HENRY FORD HISTORY
Henry Ford revolutionized both the automotive and the agricultural industry by producing affordable and reliable products for consumers. The Ford family is a piece of Americana and a part of that iconic history is going to be auctioned at Aumann Auctions Pre-’30 Auction on April 13. A hand-built 5/8 scale Fordson tractor commission by Henry Ford himself and personally built for his grandchildren will sell.
When auctioneer Kurt Aumann received a phone call from a man who had a small tractor he wanted to sell, at first this didn’t seem different from the usual tractors consigned. “That soon changed,” Kurt said.
As soon as the caller said his father bought it from the Henry Ford Museum auction in the 1980s and he has all the paperwork, Kurt said, “Everything was different.”
The story behind the tractor takes place at the Henry Ford Estate named Fair Lane in Dearborn Michigan where Henry Ford lived with his wife, Clara. It was 1925 and Henry Ford asked his special projects design engineer, Howard Simpson, to design a miniature tractor for his grandchildren. The tractor would be part of a small working farm Henry and Clara had built for the grandchildren.
Henry Ford wanted the tractor to be approximately 5/8 scale to fit a 10-12 year-old-boy. Kurt Aumann explained, “Simpson and Gene Farkas, an engineer responsible for much of the Fordson design, built this tractor out of Model T, Fordson and specially designed and cast parts. It even has a 5/8 size specially designed cast iron seat.” It became part of the reduced size set of farm equipment for the grandchildren and was displayed at fairs. The four grandchildren were the sons and daughter of Edsel and Edith Ford and were named Henry II, Benson, Josephine and William. Collectively they were referred to as Hy-Ben-Jo-Bill.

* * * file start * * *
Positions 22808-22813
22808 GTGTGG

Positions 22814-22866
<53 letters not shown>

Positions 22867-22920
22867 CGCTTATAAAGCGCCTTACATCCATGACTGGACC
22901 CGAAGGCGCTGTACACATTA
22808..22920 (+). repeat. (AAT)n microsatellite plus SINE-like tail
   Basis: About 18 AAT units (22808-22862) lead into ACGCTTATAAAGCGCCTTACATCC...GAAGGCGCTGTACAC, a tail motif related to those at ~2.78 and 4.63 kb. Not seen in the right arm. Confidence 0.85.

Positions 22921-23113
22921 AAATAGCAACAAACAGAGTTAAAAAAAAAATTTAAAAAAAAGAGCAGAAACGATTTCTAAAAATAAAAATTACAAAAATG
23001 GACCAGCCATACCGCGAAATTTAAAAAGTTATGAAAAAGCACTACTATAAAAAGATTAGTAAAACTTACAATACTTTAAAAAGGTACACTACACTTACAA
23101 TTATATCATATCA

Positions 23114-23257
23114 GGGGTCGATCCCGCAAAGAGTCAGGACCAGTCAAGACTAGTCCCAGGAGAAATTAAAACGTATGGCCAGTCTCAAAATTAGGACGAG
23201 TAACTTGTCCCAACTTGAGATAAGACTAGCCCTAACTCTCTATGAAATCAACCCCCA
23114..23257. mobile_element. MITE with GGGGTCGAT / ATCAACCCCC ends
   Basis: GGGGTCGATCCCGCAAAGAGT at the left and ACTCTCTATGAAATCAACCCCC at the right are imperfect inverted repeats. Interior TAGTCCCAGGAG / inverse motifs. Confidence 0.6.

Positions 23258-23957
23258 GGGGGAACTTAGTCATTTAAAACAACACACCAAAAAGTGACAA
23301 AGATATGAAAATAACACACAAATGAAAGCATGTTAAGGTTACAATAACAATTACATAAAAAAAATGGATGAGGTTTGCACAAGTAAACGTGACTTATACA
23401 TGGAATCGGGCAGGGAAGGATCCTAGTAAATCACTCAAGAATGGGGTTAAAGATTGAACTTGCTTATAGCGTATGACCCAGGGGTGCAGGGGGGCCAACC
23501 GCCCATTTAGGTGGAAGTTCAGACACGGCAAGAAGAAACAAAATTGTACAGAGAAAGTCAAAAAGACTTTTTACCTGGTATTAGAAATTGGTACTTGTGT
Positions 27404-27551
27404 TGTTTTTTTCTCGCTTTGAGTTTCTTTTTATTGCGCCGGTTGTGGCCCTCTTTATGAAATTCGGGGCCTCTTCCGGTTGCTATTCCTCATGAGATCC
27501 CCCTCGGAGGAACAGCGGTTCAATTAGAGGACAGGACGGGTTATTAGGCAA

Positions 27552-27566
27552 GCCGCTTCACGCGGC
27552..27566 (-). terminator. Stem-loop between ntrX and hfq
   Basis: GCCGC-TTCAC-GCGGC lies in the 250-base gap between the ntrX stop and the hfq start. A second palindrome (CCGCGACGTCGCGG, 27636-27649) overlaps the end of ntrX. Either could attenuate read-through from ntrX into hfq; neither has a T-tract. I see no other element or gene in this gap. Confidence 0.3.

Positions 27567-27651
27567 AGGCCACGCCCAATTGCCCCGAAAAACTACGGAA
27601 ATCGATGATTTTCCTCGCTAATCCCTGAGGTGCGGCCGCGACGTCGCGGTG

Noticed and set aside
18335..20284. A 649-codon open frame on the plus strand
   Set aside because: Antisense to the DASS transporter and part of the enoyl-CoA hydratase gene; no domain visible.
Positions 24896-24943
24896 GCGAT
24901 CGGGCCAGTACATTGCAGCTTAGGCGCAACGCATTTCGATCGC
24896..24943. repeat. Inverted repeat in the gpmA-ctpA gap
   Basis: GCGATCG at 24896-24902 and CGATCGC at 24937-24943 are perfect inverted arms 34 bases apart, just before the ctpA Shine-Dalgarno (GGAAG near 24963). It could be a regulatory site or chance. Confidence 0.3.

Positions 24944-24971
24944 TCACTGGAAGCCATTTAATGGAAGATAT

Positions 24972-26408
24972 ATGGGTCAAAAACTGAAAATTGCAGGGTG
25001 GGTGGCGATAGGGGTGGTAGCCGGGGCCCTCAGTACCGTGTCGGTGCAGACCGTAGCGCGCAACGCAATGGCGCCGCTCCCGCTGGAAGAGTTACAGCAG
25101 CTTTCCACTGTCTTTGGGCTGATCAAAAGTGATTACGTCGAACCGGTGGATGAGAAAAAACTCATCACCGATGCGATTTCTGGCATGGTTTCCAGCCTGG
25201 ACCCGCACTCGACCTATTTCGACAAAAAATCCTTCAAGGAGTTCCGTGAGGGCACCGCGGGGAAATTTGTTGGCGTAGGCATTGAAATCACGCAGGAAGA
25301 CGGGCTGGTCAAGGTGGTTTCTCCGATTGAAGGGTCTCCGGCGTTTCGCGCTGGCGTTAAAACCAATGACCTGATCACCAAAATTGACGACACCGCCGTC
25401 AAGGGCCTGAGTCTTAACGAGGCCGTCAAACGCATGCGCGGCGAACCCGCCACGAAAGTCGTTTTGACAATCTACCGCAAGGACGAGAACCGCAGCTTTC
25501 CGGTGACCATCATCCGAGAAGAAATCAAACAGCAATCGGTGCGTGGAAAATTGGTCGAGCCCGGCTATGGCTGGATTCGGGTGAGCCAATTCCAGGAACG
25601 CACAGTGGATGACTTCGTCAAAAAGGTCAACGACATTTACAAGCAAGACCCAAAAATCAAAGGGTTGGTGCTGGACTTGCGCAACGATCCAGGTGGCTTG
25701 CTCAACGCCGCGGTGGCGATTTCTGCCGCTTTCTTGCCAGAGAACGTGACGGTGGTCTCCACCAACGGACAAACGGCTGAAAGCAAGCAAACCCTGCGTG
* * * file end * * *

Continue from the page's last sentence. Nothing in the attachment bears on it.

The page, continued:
Kurt said the miniature Fordson is in “super-good shape” and that it has not been used much. Besides being at the Ford home, it was featured for many years in the Henry Ford Museum and before that for three decades in a private collection. The collector obtained the tractor after buying it in 1982 from the museum’s inventory-reduction auction. The collector provided documentation proving the authenticity of the tractor.
To learn more about this historic tractor, go to AumannVintagePower.com, or contact Kurt Aumann at Kurt@AumannAuctions.com or 888-282-8648. –Cindy Ladage